Running The Chicago Weaving School means I get to hang out with many amazing people every single day. What makes these people, absolute beginners to very advanced weavers, amazing? On some level they’re all interested in more than just the physical result of their pursuit. They can get just as excited about the process of learning to weave as they can about the final woven product.
The obvious achievement that comes with learning to weave is the cloth you make. It’s the tangible product of your work. But if that were the only objective, would it be worth all this trouble?
Once you’ve been weaving a while, you can really start to appreciate all that goes in to this craft/art.
Weaving teaches us patience, mindfulness, perseverance, the ability to make decisions, self-awareness, visualization, and creative problem-solving.
By engaging in this craft, we develop a greater ability to notice the things that inspire us. We learn how to build on that inspiration to make something that is an authentic expression of our own unique gifts. We find delight in new discoveries and connection to others.
We experience intellectual stimulation, sensory stimulation, and heck, I’’m not afraid to say it…vastly improved math skills!
But it’s not always easy to notice these intangible benefits and personal victories. We get preoccupied with the inches, edges, and mistakes. We pay more attention to what’s NOT going right.
And sometimes we are just plain hard on ourselves.
So, to all you beautiful, imperfect, striving human beings out there. I challenge you to start noticing your small triumphs and victories.
Start developing a regular habit of tracking the strides you make in the not-so-obvious aspects of your weaving practice.
For example, on those days when you seem to be UN-weaving mistakes more than actually weaving cloth, it’s easy to think you are making no progress. But you might want to pause and notice the progress this unweaving may represent:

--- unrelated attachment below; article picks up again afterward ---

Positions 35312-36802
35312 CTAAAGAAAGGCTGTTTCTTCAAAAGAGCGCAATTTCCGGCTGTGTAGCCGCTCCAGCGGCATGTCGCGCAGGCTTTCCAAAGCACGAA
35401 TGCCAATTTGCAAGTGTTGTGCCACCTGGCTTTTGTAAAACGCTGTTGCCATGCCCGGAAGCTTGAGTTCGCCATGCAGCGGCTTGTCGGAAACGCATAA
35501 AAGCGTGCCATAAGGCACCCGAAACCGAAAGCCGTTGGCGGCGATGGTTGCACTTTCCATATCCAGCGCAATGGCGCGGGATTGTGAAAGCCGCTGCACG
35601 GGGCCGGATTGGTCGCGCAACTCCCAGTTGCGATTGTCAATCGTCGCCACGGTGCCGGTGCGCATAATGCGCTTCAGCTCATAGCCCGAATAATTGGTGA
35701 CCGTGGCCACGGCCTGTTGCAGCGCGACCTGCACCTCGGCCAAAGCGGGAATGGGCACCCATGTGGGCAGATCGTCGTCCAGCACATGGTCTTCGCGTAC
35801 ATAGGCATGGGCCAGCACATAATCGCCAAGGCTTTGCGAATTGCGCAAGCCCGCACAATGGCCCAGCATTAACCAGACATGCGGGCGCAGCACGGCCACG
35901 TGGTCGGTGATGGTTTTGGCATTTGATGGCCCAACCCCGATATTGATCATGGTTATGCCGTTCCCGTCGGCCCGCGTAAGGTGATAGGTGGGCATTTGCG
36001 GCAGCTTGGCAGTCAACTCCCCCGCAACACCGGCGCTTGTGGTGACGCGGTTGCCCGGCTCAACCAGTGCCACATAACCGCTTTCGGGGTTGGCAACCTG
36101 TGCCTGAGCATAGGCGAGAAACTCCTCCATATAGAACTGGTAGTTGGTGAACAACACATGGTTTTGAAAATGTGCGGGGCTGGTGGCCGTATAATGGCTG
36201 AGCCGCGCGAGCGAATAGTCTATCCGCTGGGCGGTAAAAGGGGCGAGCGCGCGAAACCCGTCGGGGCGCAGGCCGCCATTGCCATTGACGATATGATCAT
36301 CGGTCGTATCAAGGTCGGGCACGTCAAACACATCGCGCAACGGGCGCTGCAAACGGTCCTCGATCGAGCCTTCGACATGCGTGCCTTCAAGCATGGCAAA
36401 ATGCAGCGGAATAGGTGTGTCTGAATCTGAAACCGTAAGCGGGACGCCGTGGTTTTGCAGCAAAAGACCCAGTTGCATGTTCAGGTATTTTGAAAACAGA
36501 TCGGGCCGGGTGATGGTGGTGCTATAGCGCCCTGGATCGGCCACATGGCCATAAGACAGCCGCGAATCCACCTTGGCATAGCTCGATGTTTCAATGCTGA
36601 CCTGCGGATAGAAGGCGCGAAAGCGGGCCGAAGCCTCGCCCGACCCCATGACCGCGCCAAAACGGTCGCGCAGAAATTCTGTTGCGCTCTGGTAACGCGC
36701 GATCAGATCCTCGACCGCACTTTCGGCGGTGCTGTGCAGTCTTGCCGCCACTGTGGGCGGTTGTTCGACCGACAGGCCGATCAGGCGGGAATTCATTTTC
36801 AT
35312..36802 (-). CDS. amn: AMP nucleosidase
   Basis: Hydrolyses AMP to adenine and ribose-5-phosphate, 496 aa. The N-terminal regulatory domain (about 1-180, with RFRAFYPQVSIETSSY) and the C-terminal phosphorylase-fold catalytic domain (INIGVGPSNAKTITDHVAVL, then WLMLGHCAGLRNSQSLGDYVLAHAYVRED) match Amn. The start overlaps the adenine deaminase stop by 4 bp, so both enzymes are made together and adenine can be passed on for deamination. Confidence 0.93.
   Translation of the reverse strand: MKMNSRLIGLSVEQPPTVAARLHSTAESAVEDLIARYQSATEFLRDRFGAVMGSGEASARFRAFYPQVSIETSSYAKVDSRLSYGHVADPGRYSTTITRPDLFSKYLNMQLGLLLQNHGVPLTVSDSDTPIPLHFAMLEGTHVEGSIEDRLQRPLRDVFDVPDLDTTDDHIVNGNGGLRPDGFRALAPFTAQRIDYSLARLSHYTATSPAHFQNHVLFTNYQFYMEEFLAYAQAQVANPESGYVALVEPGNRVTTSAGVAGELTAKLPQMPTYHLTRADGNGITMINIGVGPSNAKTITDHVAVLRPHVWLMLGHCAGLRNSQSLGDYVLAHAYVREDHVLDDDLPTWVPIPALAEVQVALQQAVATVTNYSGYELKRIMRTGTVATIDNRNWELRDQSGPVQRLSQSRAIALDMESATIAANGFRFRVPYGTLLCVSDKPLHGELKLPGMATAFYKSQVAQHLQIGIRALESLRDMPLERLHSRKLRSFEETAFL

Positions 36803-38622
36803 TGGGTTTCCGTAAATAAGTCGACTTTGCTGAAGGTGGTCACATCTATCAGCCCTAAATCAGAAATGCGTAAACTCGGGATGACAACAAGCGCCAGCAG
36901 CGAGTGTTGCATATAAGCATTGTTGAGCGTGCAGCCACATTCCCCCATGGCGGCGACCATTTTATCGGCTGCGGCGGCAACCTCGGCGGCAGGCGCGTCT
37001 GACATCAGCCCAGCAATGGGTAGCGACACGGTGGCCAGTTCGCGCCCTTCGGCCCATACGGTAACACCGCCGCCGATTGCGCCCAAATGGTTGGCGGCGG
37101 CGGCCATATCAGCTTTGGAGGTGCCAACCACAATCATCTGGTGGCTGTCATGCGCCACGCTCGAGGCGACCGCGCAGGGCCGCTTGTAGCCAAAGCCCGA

Last year would you have even noticed the mistake to unweave it?
Would you have noticed it but not been able to figure out what you did wrong?
Maybe you would have known, but just not had the stamina or perseverance to slow down, turn back, and make it right. These are internal, non-tangible victories and they are AMAZING.
If you are already keeping notes about your weaving projects, (sett, length, width, weave structure, etc.) why not add to these by writing down your not-so-tangible intentions or achievements?
You might want to take a moment at the start of a new piece to reflect on where you are now, and where you want to eventually be, as a weaver.
Write down your intention, and place it where you will see it when you weave. Different people might have vastly different intentions.
- When I sit down to weave, I’m going to put my phone away and not check email alerts. I intend to allow myself the experience of being totally in flow and undistracted, even if it’s only for 30 minutes.
- This project will be a great opportunity to work on an even beat. I’m going to experiment with different ways to do that.
- My objective for this piece is to try some color combinations that are a little bit outside my comfort zone.
- I’m going to let myself play and experiment with this piece. Just for today I’m going to practice not taking it all so seriously.
- I’m going to work on how I handle frustration and disappointment. Today, if I discover a threading error, I will allow myself exactly ten seconds of whining and then I will shut up, untie, and rethread.
- Today I’m going to appreciate my efforts, without comparing myself to other weavers in class.
- If someone compliments my work, I’m going to say “thank you” rather than make a face and point out all the mistakes I made.
Conversely, you may want to make note of any progress, realizations, improvements, or just plain “good things” at the end of a weaving session or completion of a project.
As a teacher, I like to do this at the end of every class. I’ll jot down notes in my calendar book: when something seemed to “click” for a student, when I notice a student able to problem-solve a loom issue before asking for help, or when a student asks for help who in the past would tend to suffer in silence.
I like to ask myself, “What do I know or understand now, at the end of the day, that I didn’t know this morning? What new glimmer of inspiration got planted in my brain today?”
By engaging in this craft, you are doing so much more than just making woven products. You are evolving. You are growing. Make note, and pat yourself on the back.